“I think it’s crazy how it’s been two and a half years already and personally I think I’ve gotten a lot better in every aspect and more comfortable in everything,” Hamilton said. “It’s exciting to see that growth. It’s just trying to get better every year and keep improving. Hopefully I can keep doing that.”

The Good

Terror struck the Hub when Chara torn a ligament in his knee in an Oct. 23 loss to the New York Islanders. But Hamilton, the interim face of the Boston defensive six, relished the opportunity. In the Bruins’ first six games with Chara out of action, Hamilton recorded a ridiculous two goals and eight points along with 16 shots on net. It was perhaps his best stretch of play during the year in terms of point production, and came at a time when the Black and Gold needed it the most.

Another random positive? Any time Hamilton suited up for a game against the Buffalo Sabres. In four games against the league-worst Sabres in 2014-15, Hamilton recorded three goals and six points.

The Bad

After scoring eight times in the first 47 contests of the year, Hamilton finished the season with just two goals in his last 25 games before an injury cut his season short. This was a trend for most Bruins players at the end of the year, so you really can’t crucify Hamilton over it (he found other ways to produce), of course, but it still hurt the B’s chances to solidify a playoff spot, y’know, for good.

The Black and Gold were also a mediocre 5-3-2 (12 of a possible 20 points) with Hamilton out of the lineup, and when 20-19-5 when Hamilton dressed but failed to record a point in the game.

The Future

It’s the biggest question surrounding the Club on Causeway St this summer: What can and will the Black and Gold pay Hamilton this summer? Of course, the Bruins will need to name a general manager first, but it’s 100% guaranteed that Hamilton will remain with the B’s. I know that he’s a restricted free agent and that a team could try to poach him away from the Bruins with an offer-sheet, but let’s be real about both that: they almost never, ever happen in today’s NHL. And even if a team does try to do that, I’m 100% convinced that the Bruins would match. (Two 100%’s in one blog, so of course this means that I’ll be wrong because the Universe has never really cared for me, you guys.)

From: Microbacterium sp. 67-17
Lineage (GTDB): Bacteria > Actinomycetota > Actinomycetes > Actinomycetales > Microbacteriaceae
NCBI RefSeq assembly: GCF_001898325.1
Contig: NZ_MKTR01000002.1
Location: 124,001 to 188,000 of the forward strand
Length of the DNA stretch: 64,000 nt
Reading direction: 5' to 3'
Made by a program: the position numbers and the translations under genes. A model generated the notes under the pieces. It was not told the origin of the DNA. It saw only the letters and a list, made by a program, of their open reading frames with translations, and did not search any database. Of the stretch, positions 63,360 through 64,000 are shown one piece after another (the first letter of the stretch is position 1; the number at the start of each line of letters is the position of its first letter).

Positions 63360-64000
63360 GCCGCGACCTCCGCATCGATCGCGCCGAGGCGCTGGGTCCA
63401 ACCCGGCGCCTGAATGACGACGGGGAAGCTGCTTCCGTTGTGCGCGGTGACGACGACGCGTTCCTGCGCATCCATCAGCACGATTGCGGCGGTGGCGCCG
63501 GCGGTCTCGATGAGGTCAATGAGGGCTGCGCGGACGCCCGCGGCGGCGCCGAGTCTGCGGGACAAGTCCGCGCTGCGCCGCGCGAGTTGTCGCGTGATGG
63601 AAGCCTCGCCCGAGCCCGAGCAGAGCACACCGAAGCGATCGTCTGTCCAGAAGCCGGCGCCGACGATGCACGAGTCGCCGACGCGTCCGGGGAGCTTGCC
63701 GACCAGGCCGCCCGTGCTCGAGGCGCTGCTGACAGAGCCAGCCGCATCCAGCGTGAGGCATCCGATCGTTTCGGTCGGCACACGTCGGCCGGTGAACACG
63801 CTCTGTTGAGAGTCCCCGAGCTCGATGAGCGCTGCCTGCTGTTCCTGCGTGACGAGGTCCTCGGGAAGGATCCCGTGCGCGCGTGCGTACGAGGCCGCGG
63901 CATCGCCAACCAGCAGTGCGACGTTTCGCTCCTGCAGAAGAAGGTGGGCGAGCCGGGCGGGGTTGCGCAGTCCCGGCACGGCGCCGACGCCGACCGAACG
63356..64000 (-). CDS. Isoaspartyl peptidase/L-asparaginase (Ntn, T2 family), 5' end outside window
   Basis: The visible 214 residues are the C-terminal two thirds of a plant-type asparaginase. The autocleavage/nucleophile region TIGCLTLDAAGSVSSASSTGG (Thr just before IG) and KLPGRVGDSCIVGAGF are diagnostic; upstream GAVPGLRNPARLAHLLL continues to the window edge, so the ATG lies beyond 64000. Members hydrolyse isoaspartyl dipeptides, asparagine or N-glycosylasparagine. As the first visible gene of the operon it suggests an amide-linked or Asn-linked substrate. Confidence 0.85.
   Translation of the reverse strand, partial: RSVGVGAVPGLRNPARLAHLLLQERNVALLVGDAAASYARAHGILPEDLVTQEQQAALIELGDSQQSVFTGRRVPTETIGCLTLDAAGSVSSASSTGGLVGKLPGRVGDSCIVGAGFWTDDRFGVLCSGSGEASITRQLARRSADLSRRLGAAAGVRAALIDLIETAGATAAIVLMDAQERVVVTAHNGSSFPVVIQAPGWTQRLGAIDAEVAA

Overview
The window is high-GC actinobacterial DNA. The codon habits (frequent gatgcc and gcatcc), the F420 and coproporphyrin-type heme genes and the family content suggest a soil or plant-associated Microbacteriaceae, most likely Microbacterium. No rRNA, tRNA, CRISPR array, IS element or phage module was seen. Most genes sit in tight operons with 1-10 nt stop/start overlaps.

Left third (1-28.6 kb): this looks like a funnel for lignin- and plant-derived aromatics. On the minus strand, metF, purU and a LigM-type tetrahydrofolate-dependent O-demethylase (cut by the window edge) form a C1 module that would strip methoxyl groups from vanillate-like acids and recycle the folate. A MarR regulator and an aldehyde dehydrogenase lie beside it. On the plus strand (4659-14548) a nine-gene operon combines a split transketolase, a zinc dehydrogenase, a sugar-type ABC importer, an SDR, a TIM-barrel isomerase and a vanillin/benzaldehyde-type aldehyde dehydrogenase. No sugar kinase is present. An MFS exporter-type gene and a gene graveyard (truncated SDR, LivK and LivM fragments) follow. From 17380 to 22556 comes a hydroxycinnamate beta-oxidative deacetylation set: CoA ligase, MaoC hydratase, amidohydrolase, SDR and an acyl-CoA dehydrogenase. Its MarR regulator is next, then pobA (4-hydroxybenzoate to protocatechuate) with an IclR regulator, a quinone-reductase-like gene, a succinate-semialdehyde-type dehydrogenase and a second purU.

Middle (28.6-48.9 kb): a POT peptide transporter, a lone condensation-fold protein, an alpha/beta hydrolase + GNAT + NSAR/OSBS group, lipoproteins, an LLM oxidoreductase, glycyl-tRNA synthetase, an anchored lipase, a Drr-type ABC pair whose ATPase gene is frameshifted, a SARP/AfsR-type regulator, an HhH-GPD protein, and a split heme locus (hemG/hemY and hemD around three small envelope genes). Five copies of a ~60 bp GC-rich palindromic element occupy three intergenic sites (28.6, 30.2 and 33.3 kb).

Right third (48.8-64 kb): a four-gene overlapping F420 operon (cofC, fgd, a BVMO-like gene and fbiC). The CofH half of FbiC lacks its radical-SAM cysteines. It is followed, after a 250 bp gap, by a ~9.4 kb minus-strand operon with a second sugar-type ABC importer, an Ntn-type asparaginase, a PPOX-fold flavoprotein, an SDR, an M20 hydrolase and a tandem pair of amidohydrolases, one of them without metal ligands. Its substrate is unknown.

As I’ve said since Day 1, I think you’ll see the Bruins ‘overpay’ in a way (both years and term) to save themselves from Hamilton becoming an unrestricted free agency sooner than he would. On that front, a six-year deal worth $30-32 million makes some sense. But the idea of a bridge deal -- much like the one signed by P.K. Subban before his mega-deal with the Canadiens -- while the Bruins work their way out of some heavy cap turmoil isn’t out of the realm of possibility, either. I’m clueless, really.

Previous Bruins Year in Reviews
Gregory Campbell
Brett Connolly
Milan Lucic
Reilly Smith
Danny Paille
Loui Eriksson
Chris Kelly

Ty Anderson has been covering the Boston Bruins for HockeyBuzz.com since 2010, is a member of the Pro Hockey Writers Association's Boston Chapter, and can be contacted on Twitter, or emailed at Ty.AndersonHB[at]gmail.com
Join the Discussion: » 31 Comments » Post New Comment
More from Ty Anderson
» Blake Coleman is a worthwhile gamble for Lightning
» On the All-Star Game
» My midseason PHWA awards ballot
» Year of firings continues in NHL
» Quick hitters on NYE